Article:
For more than two centuries, the highest levels of American power have been dominated by men … almost all white. That ended this Wednesday Kamala Harris will be the first vice president and the first black woman of South Asian descent to hold that position.
His rise is historic in any context, another time when a tenacious frontier disappears, broadening the idea of what is possible in American politics. But it is particularly significant because Harris takes office at a time of profound importance, when Americans dispute the role of institutional racism and face a pandemic that has disproportionately devastated the black and brown communities.
Those who know Harris say he will bring an important – and often absent – perspective to the debates on how to overcome the many obstacles that await the new government.
“In many people’s lives, we have experienced a segregated America,” said Lateefah Simon, a civil rights advocate and longtime friend and disciple of Harris. “Now we will have a black woman who will enter the White House not as a guest but as second in command of the free world.”
Harris – daughter of immigrants, stepmother of two children and wife of a Jewish man- “embodies the story of intersectionality of many Americans who are never seen or heard. “
Harris, 56, is serving as vice president only four years after first coming to Washington as a senator from California, where she was previously attorney general and district attorney for San Francisco. He had hoped to work with a White House in the hands of Hillary Clinton, but President Donald Trump’s victory quickly gave a glimpse of things in the nation’s capital and set the stage for the rise of a new class of Democratic stars.
His inauguration comes nearly two years after Harris launched his own presidential candidacy on Martin Luther King Jr.Day in 2019. His campaign lost momentum before the primary voting began, but Harris’s rise continued when Joe Biden launched it. chose as a running mate last August. Harris had been close friends with Beau Biden, Joe Biden’s eldest son and a former Delaware attorney general who died of cancer in 2015.
Assumption ceremony activities will include allusions to her historical role and personal history.
Harris was sworn in before Supreme Court Justice Sonia Sotomayor, the first woman of color to serve on that high court. Harris used two Bibles, one belonging to the Supreme Court justice Thurgood Marshall, the late civil rights icon whom Harris often cites as inspiration, and another belonging to Regina Shelton, a longtime friend of his family who helped raise Harris as a child in the San Francisco Bay Area. The group of drummers from Howard University, where Harris studied, joined the presidential escort.
Celebrations for Kamala Harris in India. Photo: EFE
“We are turning the page on a very dark period in our history,” said Long Beach, California Mayor Robert Garcia, a Harris ally. Garcia said he hopes that, as Democrats celebrate the end of Trump’s presidency, do not overlook the importance of the inauguration of the country’s first female vice president.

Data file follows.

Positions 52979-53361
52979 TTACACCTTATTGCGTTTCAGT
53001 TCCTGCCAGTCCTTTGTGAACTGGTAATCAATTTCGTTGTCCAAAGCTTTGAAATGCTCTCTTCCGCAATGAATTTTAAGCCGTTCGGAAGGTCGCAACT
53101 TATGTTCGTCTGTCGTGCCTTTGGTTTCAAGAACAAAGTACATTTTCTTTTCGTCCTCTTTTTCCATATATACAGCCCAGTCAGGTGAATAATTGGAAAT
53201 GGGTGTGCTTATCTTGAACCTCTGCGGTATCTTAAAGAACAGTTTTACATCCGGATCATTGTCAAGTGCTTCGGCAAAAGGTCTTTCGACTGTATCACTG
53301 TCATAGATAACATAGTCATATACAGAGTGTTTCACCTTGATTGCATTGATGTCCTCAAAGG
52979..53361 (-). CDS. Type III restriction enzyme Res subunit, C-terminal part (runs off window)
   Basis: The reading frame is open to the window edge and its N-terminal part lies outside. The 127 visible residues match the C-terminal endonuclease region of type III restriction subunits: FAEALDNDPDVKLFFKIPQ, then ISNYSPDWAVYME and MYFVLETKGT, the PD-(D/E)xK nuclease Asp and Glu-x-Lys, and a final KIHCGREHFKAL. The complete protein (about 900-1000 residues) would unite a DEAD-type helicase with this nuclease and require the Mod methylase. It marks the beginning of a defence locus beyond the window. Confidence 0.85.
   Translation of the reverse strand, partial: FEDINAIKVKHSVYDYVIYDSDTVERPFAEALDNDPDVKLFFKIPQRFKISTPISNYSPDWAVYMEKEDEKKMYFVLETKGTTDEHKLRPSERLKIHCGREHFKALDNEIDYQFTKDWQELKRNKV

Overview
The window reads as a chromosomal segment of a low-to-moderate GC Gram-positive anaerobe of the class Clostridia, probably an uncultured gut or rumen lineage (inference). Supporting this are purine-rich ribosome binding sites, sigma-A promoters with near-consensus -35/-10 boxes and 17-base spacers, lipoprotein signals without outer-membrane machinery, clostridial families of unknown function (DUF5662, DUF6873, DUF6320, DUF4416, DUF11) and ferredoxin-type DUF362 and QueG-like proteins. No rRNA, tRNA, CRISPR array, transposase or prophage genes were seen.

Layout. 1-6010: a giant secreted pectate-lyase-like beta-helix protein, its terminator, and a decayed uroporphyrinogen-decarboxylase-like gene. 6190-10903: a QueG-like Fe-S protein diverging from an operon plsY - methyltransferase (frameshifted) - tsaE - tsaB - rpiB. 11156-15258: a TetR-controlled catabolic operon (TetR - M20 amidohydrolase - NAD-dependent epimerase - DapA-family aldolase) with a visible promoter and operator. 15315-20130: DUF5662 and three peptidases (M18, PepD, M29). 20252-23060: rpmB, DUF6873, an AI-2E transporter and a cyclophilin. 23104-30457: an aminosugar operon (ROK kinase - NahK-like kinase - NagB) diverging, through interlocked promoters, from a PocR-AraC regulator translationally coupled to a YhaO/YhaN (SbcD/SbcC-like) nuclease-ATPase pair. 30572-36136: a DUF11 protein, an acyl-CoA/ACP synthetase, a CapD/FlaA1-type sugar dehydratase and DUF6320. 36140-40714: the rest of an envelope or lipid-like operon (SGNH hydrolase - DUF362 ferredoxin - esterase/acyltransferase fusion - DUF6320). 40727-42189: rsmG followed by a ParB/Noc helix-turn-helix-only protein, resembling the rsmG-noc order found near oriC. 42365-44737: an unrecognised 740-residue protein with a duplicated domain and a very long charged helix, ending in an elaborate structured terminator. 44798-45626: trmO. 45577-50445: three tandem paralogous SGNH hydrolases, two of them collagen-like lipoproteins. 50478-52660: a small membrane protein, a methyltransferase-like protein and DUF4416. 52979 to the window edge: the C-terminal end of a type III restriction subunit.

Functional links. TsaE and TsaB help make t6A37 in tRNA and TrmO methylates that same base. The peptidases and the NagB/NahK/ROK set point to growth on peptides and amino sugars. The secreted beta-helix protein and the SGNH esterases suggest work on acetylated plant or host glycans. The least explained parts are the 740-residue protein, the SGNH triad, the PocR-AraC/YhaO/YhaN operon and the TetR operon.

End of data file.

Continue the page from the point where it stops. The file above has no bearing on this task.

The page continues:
“It is a very important historical moment that should also be highlighted,” he said.
Harris has frequently reflected on his rise in politics by recalling the lessons of his mother, who taught him to embrace a great cause and face adversity.
Harris has frequently reflected on his rise in politics by recalling his mother’s lessons. Photo: AFP
“They raised me not to hear ‘no.’ Let me be clear on this. Not that they said to me: ‘Ah, the possibilities are enormous. You can do whatever you want, ‘”he recalled during an interview on“ CBS Sunday Morning ”that aired on Sunday.
“No, they brought me up to understand that many people will tell you, ‘It’s impossible,’ but I shouldn’t listen to them.”
While Biden took center stage at Wednesday’s investiture ceremonies, Harris’s inauguration had more symbolic weight than that of any other vice president of modern times.
She will expand defining who has access to power in US politics, said Martha S. Jones, a Johns Hopkins University history professor and author of “Vanguard: How Black Women Broke Barriers, Won the Vote, and Insisted on Equality for All” (Vanguard: How Black Women Breaked Down Barriers, Got the Vote, and Insisted on Equality for All.)
Those who want to understand Harris and connect with her will have to learn what it means to graduate from a historically black college rather than one from the Ivy League. They will have to understand Harris traditions, such as Diwali, or the festival of lights, Jones said.
President and Vice, at the top of Time. Photo: archive
“People will have to adapt to it instead of her adapting to others, ”Jones said.
Her election as Vice President should be the beginning of the appointment of black women in leadership positionsJones said, particularly after the role black women played in organizing and promoting voter turnout in the November elections.
“We will all see what happens to the kind of skills and views of black women in politics when they are allowed to lead those skills and views,” Jones said.
The authors are Associated Press journalists
Translation: Elisa Carnelli